Stricter Internet control with the new Chinese law on Cibersecurity


The new Chinese cybersecurity law going into effect next June will further increase the Chinese authorities’ control over internet, which many have interpreted as a backwards step in the country’s innovation, as this new legislation will push China towards technological isolation from the rest of the world.

In fact, the European Chamber of Commerce has already stated that it is “concerned that the new law will hinder foreign investment and business operating in and with China.”

Among other rigorous measures, the new cybersecurity law forces internet service providers to store all data they collect in Chinese territory within China, so that any information stored outside its borders must be previously approved by the government, under penalty of sanctions, including closing the business or revoking its license.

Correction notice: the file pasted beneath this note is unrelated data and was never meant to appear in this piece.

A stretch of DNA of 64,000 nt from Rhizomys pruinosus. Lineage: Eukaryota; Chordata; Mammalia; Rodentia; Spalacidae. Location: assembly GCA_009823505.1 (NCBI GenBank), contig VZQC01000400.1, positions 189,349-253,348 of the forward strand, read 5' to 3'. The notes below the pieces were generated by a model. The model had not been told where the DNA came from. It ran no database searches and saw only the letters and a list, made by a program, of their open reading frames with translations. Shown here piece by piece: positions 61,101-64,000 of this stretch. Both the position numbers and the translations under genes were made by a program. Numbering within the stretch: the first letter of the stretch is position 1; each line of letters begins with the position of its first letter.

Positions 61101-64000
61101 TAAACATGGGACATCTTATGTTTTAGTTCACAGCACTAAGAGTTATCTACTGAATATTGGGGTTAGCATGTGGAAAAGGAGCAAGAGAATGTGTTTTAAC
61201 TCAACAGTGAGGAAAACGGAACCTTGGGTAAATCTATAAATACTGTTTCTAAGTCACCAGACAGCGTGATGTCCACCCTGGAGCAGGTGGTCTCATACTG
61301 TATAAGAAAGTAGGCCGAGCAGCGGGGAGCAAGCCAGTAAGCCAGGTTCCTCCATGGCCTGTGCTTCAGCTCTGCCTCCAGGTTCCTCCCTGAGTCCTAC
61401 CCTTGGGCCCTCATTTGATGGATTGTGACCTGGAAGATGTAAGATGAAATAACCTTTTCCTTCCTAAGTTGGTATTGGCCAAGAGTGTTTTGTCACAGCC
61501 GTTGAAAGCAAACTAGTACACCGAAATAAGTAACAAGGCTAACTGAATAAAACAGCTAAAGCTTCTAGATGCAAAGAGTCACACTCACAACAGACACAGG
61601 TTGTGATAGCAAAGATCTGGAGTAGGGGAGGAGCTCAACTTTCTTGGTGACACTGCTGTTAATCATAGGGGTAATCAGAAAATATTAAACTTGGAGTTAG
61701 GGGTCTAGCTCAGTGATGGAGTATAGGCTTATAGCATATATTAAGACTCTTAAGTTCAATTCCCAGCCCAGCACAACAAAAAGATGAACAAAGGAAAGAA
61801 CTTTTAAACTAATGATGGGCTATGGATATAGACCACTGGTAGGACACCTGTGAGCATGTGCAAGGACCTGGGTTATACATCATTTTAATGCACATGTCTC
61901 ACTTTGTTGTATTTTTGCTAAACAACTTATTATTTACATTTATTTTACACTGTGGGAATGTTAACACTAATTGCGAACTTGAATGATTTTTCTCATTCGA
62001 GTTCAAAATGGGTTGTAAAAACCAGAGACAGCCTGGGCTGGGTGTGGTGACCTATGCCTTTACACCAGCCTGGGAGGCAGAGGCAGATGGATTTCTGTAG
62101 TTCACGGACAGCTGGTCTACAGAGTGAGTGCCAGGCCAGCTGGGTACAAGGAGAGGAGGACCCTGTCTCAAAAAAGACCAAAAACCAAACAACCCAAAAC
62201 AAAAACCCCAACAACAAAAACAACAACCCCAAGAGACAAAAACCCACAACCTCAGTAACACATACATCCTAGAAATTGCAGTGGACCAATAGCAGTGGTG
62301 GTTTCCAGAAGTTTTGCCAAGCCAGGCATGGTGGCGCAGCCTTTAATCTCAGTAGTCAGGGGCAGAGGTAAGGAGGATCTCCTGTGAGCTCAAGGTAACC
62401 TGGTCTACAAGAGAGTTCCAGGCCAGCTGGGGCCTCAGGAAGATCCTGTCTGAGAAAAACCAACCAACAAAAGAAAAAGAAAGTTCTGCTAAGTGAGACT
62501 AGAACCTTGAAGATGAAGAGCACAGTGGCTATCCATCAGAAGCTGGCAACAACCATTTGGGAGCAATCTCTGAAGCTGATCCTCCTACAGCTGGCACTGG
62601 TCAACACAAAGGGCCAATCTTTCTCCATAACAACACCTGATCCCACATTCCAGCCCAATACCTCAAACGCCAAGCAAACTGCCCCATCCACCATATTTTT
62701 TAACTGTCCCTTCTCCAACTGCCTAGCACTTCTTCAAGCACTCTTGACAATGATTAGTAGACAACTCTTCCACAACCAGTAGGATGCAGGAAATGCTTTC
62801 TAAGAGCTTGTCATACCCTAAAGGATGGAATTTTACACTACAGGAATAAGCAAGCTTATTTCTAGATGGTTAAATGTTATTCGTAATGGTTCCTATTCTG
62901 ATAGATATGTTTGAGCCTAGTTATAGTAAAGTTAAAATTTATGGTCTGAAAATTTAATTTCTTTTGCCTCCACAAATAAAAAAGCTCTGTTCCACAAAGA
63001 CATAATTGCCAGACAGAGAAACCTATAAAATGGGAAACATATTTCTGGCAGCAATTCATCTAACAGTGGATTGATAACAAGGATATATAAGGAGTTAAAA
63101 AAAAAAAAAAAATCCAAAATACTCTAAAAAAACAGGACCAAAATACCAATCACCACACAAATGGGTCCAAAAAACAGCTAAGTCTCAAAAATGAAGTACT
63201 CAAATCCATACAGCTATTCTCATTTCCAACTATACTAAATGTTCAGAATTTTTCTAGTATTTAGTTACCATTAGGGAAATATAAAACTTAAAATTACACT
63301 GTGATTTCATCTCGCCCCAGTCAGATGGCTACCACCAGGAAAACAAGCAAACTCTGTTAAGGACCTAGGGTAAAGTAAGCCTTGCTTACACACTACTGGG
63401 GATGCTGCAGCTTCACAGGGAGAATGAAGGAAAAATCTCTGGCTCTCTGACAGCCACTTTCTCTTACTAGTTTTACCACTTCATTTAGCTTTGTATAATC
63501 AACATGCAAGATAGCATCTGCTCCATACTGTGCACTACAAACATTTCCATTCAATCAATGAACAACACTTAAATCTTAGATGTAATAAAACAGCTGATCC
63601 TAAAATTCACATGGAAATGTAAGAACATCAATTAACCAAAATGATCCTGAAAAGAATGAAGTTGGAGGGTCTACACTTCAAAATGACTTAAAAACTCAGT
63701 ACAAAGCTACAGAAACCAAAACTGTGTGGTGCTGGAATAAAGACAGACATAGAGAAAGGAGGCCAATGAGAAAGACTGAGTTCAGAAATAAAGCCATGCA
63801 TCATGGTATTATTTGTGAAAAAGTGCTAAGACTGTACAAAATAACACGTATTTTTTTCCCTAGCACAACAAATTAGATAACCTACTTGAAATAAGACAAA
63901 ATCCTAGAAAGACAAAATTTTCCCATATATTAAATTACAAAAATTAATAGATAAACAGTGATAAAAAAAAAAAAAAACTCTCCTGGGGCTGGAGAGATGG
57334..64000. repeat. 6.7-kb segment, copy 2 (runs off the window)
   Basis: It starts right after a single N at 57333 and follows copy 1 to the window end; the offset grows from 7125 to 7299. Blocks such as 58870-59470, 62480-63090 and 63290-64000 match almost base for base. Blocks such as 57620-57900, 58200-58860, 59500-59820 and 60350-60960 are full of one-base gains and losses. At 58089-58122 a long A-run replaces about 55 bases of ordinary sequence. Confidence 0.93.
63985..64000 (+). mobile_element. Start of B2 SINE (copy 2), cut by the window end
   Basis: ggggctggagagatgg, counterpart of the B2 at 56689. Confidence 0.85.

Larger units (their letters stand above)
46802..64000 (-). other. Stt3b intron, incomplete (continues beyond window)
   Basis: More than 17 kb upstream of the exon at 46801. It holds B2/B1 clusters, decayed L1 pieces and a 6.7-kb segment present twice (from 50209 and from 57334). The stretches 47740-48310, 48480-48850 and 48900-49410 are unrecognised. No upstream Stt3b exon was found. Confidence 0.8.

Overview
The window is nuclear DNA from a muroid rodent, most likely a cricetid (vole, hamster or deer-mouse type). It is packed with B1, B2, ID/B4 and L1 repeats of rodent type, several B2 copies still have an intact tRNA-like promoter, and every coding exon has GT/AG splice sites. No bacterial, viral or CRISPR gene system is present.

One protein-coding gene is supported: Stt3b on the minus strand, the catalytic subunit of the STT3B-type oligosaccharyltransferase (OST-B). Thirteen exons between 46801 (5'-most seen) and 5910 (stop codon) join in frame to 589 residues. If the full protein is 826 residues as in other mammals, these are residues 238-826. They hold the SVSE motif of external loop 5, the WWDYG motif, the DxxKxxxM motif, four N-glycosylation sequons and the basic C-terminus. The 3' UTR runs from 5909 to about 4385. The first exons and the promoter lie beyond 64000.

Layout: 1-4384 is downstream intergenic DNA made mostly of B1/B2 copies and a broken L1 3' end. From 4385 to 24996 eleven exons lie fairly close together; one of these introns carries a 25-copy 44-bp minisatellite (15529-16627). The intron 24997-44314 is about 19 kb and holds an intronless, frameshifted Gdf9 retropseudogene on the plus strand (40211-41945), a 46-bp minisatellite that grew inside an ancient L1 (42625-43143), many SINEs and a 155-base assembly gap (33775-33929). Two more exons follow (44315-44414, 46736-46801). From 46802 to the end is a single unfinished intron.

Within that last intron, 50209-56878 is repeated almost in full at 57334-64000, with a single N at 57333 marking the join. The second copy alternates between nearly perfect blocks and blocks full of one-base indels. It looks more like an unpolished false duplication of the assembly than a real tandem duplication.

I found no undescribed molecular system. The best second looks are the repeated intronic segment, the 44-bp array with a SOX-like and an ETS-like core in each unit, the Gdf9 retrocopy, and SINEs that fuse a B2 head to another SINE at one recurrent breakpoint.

Likewise, the new law will require instant messaging services like Whatsapp and WeChat to force their users to register with their real names to be able to identify every user and, if necessary, censor content that is “forbidden” by the government. Beyond what is expressly included in the law, there is also the possibility that government agencies may issue new cybersecurity guidelines when they consider it necessary. Internet providers are also required to provide technical support and assistance to Chinese security and intelligence agencies in order to “safeguard national security and investigate crimes.”

We will follow up and report any news on this blog.